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Thanks Seattle Met Bride & Groom for the gorgeous spread this month!  So proud to be included in your Sweet Harmony feature.  Lovely, rich full-page pictures drip with beautiful vintage ceramics, eclectic pattern,  rich+moody color, and gilded details.  Love how the dark, stormy shades of blue are perfectly paired with pale pink and gold for a distinctly sophisticated style; think “English Countryside Charm Meets Modern Lush.”

PAPER MOXIE created a watercolor floral invitation with delicate gold leafing across the upper edge.   Hand painted banners detail the response card and pale blush envelope, while the main envelope is lined with a dark, painterly ironwork pattern.  The whole suite is tied with a hand-dyed ombre cotton ribbon from Of the Earth of Seattle.  On the table is a matching menu, place card and oversized gilded table number.  Best of all, of course, is CAKE!  Hats off to Lake Union Cafe Custom Bakery (LUC) for their DELICIOUS design to suit my stationery.  Check out the other talented artisans who crafted the other florals and sweets throughout the pages. title page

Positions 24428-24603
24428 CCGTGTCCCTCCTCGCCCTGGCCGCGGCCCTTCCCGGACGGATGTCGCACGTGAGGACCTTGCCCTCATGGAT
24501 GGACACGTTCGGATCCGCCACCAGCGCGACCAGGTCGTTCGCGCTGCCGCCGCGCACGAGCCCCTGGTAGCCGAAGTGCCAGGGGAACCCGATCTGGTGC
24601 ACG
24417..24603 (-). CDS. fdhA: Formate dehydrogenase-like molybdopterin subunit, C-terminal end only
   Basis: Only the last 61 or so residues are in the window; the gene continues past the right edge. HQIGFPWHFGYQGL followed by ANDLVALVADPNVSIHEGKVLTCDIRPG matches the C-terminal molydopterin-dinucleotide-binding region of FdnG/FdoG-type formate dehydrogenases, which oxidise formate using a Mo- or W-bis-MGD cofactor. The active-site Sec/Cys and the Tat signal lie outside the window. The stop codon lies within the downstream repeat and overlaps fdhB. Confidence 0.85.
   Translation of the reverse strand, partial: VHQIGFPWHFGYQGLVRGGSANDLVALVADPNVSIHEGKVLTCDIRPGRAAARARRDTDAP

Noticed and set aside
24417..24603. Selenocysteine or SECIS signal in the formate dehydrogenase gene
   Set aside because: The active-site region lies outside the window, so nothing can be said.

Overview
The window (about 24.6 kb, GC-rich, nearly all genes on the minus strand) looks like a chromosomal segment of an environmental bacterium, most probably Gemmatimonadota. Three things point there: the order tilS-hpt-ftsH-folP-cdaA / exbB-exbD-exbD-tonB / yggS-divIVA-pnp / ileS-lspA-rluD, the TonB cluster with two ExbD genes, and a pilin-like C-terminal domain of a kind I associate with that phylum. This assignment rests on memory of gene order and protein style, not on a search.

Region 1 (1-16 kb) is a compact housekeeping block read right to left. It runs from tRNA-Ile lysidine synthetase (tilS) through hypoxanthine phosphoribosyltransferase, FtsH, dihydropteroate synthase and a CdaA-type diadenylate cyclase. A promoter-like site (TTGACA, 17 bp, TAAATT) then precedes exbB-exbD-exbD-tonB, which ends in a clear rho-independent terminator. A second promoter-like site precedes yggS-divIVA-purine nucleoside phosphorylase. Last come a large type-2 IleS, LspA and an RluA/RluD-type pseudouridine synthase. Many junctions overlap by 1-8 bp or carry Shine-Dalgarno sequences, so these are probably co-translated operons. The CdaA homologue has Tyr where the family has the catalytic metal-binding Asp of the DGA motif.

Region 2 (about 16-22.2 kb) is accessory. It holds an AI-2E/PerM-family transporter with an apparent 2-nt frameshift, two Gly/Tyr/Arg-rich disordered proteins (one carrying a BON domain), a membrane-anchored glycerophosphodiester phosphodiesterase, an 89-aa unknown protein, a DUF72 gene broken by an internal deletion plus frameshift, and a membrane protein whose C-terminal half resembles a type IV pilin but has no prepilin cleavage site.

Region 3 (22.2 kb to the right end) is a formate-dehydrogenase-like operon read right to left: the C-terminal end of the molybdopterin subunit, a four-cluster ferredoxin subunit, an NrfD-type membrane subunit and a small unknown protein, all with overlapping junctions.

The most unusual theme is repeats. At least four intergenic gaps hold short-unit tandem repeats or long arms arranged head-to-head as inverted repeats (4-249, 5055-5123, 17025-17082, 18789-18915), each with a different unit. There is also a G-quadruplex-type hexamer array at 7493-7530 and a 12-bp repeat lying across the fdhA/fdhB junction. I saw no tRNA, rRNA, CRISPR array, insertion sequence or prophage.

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Friends of Trends, make way! Those spinners of color premonition at Pantone have spoken and declared both ROSE QUARTZ + SERENITY BLUE as the new “It” shades of 2016!